You lost today, kid, but that doesn't mean you have to like it.

When it comes to pinball machines based on popular IPs, I generally first ask myself what I like more, pinball or the franchise. Flash Gordon, for example, wins over pinball. KISS does not. With Indiana Jones, it’s kind of a wash.

Indiana Jones: The Pinball Adventure was released in 1993 by Williams. It doesn’t stack up with my favorite Williams machines, but it’s a good one, and Zen Studios has done their typically solid (state) job of bringing it to digital gamers. This is a fun game to play, with a lot of elements that will appeal to hardcore pinball fans and those nostalgic for the old Indiana Jones movies.

Adding Indiana Jones: The Pinball Adventure to your Zen Pinball FX3 collection simply opens up a new option on the gaming map. There’s no virtual arcade to walk around in here, which allows you to quickly get into the game. However, there are options to navigate through, such as tournament mode or quick play as a single player or hotseat multiplayer. You can choose to play with the addition of Zen’s special effects or go with a traditional interpretation of the physical game.

You can even reorient the screen to play vertically in your Switch’s handheld mode. This certainly makes efficient use of the full screen, but it can be hard to see all your targets and lights on the smaller screen.

Of course, these options are available for all Pinball FX3 games (or, at least for the ones I’ve purchased). How about Indiana Jones: The Pinball Adventure itself?

Well, as I mentioned, it helps that we’re starting with a really good pinball machine. Indy comes with a bunch of tasks to complete to jack up your scores. They’re split into twelve modes, four for each of the movies that were out at the time (thankfully, no Crystal Skull references here).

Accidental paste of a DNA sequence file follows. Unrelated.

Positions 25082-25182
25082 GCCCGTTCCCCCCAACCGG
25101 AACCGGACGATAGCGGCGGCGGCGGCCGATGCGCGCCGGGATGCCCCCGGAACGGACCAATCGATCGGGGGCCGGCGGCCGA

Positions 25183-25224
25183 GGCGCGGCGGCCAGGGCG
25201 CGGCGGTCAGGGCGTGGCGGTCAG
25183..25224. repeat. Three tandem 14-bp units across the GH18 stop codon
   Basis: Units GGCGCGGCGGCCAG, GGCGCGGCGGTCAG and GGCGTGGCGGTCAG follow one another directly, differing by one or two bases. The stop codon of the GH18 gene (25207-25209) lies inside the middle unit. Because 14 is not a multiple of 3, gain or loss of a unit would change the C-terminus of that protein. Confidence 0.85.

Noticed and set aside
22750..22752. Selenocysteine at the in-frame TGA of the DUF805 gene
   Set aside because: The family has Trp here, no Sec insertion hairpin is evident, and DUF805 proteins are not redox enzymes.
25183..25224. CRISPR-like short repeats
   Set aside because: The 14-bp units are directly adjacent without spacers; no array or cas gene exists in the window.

To the pinball dilettante, these modes just involve keeping the ball in play and hoping for the best. And that’s fine; it’s how I approach every new machine I play. But once you get good and start to pick up on the machine’s nuances, these tasks become even more fun. For example, in the Raiders of the Lost Ark mode, you have to find Marion by hitting the correct ramp or orbit. The Last Crusade has a video mode where you have to choose the correct grail after they’re shuffled around.

Temple of Doom has chilled monkey brains.

If the game-specific tasks aren’t enough, Zen also provides a bunch of rotating community tasks to go after. There’s something new to try for each time you enter the arcade.

These are all fun for fans of Indiana Jones, but there are a couple of unique features for those who just want something different from a pinball machine, too. In the Path of Adventure, you’ll use the flippers to tilt a small playfield to correctly guide the ball through. And if you like when the action becomes frantic, there are two six-ball multiball options! In one, if you hit every target on the machine with at least two balls in play, you’ll get one billion points!

Zen includes instructions for these various modes. More importantly, they give you a practice mode where you can play on a single run for an hour. Obviously, your score here doesn’t get passed to the leaderboards, but it allows you to push for the harder-to-reach goals without having to start from scratch with a new game. It’s wonderful practice, and it really helps you get a feel for the machine.

The game does have a couple of minor annoyances, unfortunately. Load times are oddly long, for example. The flipper action on this machine feels oddly spongey to me, but perhaps that’s faithful to the physical machine. I also wish there was a sliding adjustment for the angle at which the playfield is viewed. The provided static view modes are too low to feel natural to me, and they make it difficult to see what’s going on at the top of the board.

There are view modes that follow the ball around, but I find those too jarring to use.

And finally, the price is a bit high. $14.99 for one machine seems excessive. You’d have to really want Indiana Jones: The Pinball Adventure to pay that, but it should be worth it if this is one of your favorites. I’d do it for Police Force, honestly.

I still point people to the iPad as the best way to play Zen Pinball games, especially now that Zen Pinball Party is included with your Apple Arcade subscription. But it doesn’t have all the games, and it doesn’t have this one in particular. So, you decide where to drop your quarters.